Linux offers a range of options for managing packages. Traditionally, these options were confined to only package managers like APT,  DNF or YUM.

App stores, which are available in major distributions, provided great relief for users who are averse to working on the command-line. They provide a simple graphical interface that allows users to install, update, or remove installed software applications on Linux.

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    Installing Software Packages in Linux

    Over time, managing software packages in Linux presented a host of complex challenges. 

    First, not all applications could be found in App Stores. For you to install them, you had to download and run the corresponding rpm or debin packages. Sometimes, when running these packages, you would encounter dependency issues which would often result in errors during the installation.

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    Secondly, while you could successfully install a software package in one Linux system, say Debian, the installation would totally fail in Ubuntu or another Debian-based operating system.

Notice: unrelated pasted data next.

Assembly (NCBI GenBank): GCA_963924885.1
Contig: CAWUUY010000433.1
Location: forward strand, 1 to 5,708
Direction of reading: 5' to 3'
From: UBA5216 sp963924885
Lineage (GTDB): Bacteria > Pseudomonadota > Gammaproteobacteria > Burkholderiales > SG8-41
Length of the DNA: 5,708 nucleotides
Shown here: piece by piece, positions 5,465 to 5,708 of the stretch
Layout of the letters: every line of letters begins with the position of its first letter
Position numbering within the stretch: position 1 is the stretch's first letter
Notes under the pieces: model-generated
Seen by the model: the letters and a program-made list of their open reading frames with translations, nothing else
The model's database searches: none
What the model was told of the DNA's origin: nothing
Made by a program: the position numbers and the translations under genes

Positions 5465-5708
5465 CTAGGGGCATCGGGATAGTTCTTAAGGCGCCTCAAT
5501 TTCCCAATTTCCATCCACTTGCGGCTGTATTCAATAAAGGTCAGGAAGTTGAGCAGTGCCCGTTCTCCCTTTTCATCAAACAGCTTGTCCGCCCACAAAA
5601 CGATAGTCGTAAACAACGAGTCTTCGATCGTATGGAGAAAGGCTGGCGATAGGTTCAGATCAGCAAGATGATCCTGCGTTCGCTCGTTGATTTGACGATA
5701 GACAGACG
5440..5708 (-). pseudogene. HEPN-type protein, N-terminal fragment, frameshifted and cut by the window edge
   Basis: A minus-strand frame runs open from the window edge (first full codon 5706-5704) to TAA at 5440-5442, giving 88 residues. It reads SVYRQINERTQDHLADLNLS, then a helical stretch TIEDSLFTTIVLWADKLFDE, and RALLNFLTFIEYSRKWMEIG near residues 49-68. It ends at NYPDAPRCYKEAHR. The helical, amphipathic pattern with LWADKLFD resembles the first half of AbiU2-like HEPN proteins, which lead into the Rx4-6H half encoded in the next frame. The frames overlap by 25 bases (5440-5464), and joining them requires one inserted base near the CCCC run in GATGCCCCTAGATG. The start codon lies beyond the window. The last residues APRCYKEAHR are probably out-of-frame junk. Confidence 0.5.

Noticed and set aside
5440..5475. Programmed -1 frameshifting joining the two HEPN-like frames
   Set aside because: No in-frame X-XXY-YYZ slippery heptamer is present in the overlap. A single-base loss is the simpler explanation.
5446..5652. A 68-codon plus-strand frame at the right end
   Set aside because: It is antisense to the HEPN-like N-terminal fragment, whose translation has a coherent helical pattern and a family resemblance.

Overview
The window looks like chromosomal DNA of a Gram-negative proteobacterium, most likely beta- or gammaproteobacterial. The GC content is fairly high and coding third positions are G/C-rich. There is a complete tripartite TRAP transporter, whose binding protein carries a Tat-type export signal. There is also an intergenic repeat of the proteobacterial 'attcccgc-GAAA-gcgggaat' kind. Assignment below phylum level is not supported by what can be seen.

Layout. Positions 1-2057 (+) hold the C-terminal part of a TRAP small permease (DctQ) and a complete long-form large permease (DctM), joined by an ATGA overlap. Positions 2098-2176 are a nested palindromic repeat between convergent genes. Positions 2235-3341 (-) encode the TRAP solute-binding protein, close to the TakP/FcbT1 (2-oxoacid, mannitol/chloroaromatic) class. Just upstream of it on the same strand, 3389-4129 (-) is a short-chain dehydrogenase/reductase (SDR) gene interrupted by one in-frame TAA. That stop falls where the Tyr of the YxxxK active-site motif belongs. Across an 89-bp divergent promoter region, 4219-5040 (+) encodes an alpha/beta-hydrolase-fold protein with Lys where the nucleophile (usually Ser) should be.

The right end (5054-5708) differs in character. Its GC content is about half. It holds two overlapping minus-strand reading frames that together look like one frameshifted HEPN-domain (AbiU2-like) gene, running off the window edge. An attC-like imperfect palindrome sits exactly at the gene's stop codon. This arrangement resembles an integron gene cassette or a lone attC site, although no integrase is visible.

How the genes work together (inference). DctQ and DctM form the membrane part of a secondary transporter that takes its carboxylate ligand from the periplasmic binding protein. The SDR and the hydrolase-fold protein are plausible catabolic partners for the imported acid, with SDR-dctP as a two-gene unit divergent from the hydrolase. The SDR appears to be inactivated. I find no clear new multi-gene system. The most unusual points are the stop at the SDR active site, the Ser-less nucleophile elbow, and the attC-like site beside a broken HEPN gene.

Given the setbacks that users encountered in managing software packages across different environments, innovative ways of handling packages were developed.

    Distribution Agnostic Software Packages

    Given the set of challenges that came with installing packages across multiple Linux distributions, a distribution-agnostic system of handling packages that would allow users to install and manage packages,  regardless of the distribution they were running, was needed.